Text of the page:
Dignity at Work - How to Respond to Bullying and Harassment (PM Session)
The list of organisations finding themselves in disrepute from alleged bullying and harassment practices reads like a ‘Who’s Who’ of eminent employers.
For example, both Aer Lingus and the First National Building Society (now part of the Ulster Bank) have lost Chief Executives arising from incidents in this area, whilst luminaries like R.T.É., Dunnes Stores, Ryanair, An Post, Independent Newspapers, Atlantic Homecare, the Irish Blood Transfusion Service, Tesco, the Clarion Hotel, the Prison Service, Dublin City University and the health/hospital, education and local authority sectors have all found themselves enduring some notoriety arising from indignity at work allegations.
Indeed, even the establishment of the Charleton Tribunal of Inquiry arising from the Sergeant Maurice McCabe fiasco in An Garda Siochána, has brought the thorny topic of bullying and harassment at work back into the limelight again. And the WRC now regularly publishes the names of parties involved in equality cases before Workplace Adjudicators.
Why is this event important for YOU?
The extent of bullying at work may be reflected in a Samaritans’ survey across Ireland and Britain, which found that 4 out of 5 workers perceived themselves to have been bullied during their careers. Related to this, the decision of the UK’s employment tribunal to award £19m for bullying and harassment against F. & C. Asset Management sent shockwaves through employer ranks and far outstripped Irish headline cases in the area. These include the Marino Institute (€500,000 settlement) and O’Callaghan Hotels (€315,000 award) cases.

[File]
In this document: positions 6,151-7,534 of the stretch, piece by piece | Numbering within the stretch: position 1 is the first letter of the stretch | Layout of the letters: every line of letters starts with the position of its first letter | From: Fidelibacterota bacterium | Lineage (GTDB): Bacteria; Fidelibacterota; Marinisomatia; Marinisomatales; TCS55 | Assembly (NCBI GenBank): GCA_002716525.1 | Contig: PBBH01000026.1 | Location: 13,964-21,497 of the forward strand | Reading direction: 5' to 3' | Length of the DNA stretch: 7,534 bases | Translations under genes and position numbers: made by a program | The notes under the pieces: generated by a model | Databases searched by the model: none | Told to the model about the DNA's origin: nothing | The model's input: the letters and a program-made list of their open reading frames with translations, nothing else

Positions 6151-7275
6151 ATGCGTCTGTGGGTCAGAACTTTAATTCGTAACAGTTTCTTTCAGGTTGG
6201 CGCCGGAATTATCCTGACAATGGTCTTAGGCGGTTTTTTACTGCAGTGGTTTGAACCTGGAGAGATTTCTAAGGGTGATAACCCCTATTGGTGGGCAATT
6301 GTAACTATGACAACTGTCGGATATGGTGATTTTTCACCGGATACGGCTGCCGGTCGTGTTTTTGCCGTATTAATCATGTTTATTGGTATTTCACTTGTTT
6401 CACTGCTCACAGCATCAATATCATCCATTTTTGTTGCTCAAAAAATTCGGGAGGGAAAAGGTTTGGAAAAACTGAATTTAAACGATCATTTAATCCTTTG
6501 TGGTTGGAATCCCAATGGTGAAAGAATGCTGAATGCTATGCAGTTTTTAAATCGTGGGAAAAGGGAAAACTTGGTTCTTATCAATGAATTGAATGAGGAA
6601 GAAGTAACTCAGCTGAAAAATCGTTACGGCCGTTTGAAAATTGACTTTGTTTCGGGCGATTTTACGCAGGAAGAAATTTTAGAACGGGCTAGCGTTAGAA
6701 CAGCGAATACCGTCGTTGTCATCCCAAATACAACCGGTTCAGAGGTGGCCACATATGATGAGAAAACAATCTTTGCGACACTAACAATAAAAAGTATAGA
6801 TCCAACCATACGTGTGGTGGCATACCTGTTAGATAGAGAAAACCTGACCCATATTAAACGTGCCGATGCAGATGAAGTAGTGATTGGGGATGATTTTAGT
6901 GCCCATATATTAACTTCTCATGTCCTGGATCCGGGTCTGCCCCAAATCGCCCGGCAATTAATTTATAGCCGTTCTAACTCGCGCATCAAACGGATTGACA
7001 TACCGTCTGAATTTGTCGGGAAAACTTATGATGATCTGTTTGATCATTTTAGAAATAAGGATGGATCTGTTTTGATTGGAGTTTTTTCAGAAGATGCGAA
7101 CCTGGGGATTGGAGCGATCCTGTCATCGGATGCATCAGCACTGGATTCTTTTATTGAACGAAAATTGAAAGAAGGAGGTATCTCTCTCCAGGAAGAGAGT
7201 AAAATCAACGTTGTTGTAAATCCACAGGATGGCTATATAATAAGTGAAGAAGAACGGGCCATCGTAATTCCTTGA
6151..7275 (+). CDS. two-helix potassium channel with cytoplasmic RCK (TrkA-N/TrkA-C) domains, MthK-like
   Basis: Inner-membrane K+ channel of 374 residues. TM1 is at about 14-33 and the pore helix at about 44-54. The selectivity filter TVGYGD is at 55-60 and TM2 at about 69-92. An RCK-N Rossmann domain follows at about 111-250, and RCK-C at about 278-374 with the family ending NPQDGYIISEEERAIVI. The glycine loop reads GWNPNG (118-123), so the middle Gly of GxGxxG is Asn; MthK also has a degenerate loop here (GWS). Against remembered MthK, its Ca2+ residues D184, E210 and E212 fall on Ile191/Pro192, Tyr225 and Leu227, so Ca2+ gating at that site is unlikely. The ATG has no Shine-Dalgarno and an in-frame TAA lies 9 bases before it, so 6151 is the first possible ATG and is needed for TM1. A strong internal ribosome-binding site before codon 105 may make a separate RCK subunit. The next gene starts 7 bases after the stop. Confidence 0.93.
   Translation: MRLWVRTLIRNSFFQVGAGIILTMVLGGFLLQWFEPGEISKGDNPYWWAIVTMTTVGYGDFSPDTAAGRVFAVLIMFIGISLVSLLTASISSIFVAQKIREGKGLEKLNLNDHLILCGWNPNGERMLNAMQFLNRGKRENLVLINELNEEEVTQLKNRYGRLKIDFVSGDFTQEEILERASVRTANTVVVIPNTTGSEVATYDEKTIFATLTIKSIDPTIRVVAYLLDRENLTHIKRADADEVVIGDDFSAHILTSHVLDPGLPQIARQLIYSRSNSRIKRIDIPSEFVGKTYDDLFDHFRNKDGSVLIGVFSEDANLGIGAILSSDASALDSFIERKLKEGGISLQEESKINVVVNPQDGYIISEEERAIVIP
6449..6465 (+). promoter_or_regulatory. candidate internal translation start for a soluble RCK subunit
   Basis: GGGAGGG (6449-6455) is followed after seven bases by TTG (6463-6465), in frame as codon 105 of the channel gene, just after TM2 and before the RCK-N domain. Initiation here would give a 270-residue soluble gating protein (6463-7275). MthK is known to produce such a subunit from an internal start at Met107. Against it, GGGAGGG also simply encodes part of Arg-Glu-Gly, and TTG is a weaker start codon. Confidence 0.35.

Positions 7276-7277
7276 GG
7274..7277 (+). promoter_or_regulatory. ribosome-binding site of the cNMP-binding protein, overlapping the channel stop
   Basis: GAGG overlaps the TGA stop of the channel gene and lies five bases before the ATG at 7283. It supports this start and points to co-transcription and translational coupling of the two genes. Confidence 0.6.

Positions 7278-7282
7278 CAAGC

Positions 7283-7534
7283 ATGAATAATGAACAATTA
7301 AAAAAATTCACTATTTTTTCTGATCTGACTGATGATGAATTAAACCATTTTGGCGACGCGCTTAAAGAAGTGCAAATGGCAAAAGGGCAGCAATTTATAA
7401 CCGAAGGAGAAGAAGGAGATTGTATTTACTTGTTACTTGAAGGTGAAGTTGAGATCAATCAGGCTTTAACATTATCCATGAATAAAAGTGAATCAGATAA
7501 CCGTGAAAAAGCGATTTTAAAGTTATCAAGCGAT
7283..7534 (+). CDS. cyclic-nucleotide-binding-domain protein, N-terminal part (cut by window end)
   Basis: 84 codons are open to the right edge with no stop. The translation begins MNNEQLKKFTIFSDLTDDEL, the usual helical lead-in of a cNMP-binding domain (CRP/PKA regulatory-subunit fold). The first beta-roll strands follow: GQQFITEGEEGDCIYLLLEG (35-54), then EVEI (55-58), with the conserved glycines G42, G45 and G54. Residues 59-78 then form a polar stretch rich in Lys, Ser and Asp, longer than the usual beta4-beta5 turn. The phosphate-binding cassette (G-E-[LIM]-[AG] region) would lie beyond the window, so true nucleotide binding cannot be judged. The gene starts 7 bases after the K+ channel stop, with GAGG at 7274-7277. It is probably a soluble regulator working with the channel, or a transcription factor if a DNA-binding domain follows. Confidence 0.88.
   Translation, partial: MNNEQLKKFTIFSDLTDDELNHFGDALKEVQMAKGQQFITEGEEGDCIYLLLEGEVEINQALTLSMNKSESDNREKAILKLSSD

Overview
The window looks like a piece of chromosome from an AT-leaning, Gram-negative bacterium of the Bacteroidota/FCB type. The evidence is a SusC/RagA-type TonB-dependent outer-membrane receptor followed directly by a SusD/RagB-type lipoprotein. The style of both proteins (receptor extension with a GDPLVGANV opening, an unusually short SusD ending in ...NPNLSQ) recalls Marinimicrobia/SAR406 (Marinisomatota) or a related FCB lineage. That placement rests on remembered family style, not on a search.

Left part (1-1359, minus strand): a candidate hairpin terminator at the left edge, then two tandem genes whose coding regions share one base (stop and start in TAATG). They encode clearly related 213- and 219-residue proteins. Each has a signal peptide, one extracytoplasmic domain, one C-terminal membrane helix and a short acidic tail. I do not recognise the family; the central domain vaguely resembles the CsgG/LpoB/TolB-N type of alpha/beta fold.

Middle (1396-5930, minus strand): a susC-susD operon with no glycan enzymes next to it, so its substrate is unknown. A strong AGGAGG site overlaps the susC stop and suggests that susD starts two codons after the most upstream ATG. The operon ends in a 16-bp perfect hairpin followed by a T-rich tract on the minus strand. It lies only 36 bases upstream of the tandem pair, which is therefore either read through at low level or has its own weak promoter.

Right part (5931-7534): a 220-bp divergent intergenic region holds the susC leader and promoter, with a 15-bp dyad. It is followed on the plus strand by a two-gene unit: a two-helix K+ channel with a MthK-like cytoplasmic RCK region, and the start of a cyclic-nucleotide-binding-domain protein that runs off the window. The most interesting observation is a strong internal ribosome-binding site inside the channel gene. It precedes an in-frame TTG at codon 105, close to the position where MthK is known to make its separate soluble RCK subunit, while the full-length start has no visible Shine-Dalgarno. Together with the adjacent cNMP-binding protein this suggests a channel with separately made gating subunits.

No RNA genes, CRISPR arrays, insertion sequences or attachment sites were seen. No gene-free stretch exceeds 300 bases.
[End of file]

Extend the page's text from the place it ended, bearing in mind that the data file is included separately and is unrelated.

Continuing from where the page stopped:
Whilst such sums may concentrate the mind, it is also notable that clinical psychologist Dr Mark Harrold recently estimated that the annual financial cost of workplace bullying in Ireland is €3bn, with ~100 suicides per annum allegedly attributable to this toxic treatment.
After attending you will:
This workshop is designed to support efforts in your organisation to ensure that all legal obligations are met and to achieve a safe and harmonious working environment, which encourages and supports the right to dignity at work.
It places a strong emphasis on prevention, to ensure that the work environment is one where people are valued for their individuality and diversity. The proposed programme has also been framed for the purpose of enabling participants to acquire the knowledge required to discharge their management function in a professional manner, serving also to minimise the prospect of legal action and their organisation’s exposure via vicarious liability.
In summary, the primary objective of this workshop is to provide participants with the necessary knowledge that is essential to the effective execution of their responsibilities under their organisation's dignity at work (i.e. bullying and harassment) policy and procedures.
More value from this event